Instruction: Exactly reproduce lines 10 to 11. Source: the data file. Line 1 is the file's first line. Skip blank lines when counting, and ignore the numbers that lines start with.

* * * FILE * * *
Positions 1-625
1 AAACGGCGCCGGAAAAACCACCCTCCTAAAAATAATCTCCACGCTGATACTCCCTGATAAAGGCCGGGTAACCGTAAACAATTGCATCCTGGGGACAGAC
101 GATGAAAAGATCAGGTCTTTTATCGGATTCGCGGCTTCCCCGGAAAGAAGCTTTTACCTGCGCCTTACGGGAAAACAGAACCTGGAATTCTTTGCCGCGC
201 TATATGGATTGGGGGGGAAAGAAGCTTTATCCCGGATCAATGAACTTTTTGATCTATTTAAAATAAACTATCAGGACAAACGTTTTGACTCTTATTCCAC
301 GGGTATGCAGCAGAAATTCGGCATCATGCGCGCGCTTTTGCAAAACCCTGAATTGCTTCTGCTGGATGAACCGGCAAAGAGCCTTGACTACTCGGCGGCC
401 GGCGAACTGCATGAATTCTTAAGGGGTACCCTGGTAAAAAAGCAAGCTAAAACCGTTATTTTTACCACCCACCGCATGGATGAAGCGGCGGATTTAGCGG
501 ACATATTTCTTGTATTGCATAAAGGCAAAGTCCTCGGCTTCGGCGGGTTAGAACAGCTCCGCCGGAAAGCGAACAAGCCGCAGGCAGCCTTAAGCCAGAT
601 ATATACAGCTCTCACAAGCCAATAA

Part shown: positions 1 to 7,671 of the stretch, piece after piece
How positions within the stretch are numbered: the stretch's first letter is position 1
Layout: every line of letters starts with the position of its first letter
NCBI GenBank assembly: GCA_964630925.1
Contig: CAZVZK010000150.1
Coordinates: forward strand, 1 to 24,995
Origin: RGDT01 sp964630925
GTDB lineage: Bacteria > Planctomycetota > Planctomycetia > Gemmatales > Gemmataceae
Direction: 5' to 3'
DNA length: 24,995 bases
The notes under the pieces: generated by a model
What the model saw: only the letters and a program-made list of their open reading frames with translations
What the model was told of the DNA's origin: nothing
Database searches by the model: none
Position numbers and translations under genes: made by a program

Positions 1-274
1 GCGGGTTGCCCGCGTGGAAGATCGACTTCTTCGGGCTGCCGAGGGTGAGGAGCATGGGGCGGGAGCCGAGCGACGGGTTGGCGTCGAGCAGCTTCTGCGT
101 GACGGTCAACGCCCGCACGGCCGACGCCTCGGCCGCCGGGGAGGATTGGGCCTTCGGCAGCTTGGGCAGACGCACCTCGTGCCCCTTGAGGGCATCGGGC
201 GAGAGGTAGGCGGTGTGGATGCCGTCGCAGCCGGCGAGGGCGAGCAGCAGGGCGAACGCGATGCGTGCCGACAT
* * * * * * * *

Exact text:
How positions within the stretch are numbered: the stretch's first letter is position 1
Layout: every line of letters starts with the position of its first letter